Open Collections

UBC Theses and Dissertations

UBC Theses Logo

UBC Theses and Dissertations

Characterization of the fibrinogen and fibrin adhesin of Staphylococcus aureus Martin, Alexis Wilma 1982

Your browser doesn't seem to have a PDF viewer, please download the PDF to view this item.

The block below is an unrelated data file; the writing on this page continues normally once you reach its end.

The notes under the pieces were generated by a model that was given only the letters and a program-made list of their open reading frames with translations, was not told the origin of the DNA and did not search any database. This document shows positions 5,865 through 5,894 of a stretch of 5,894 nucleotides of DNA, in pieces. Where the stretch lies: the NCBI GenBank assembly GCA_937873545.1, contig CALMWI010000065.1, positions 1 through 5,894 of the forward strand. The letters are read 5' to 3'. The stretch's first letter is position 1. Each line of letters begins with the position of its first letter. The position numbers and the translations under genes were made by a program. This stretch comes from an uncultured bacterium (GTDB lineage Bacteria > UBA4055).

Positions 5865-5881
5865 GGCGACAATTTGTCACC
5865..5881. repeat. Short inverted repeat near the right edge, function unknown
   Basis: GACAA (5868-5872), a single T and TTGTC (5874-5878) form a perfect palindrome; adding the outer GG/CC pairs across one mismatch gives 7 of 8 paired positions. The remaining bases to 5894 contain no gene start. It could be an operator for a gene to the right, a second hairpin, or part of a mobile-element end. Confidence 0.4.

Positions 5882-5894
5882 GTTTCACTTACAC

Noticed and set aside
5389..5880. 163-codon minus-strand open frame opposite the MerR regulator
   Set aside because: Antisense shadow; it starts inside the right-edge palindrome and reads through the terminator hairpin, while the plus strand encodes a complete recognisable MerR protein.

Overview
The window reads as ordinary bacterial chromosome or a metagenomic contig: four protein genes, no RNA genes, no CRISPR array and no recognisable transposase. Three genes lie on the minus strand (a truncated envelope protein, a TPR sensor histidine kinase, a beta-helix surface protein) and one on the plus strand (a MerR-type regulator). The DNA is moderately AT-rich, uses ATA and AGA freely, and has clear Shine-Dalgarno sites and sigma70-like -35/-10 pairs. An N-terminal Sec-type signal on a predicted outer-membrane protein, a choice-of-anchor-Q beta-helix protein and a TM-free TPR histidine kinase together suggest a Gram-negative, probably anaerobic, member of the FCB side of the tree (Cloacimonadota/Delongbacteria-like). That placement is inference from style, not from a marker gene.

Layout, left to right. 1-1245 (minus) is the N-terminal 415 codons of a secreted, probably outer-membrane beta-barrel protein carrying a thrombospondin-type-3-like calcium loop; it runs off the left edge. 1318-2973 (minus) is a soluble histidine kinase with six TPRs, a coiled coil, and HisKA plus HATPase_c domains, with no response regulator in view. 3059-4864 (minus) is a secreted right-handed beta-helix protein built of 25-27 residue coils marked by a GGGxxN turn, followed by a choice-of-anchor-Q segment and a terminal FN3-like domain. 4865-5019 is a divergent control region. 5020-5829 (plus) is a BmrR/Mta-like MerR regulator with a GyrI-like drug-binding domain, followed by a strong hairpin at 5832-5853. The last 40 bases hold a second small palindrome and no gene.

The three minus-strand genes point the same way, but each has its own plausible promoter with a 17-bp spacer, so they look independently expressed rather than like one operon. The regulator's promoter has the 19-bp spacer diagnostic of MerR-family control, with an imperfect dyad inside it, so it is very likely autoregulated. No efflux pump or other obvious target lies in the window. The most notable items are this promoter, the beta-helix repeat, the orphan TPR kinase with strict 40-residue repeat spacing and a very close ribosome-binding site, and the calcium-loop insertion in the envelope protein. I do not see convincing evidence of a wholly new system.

Item Metadata

Download

Media
831-UBC_1982_A6_7 M38.pdf [ 5.49MB ]
Metadata
JSON: 831-1.0095711.json
JSON-LD: 831-1.0095711-ld.json
RDF/XML (Pretty): 831-1.0095711-rdf.xml
RDF/JSON: 831-1.0095711-rdf.json
Turtle: 831-1.0095711-turtle.txt
N-Triples: 831-1.0095711-rdf-ntriples.txt
Original Record: 831-1.0095711-source.json
Full Text
831-1.0095711-fulltext.txt
Citation
831-1.0095711.ris

Full Text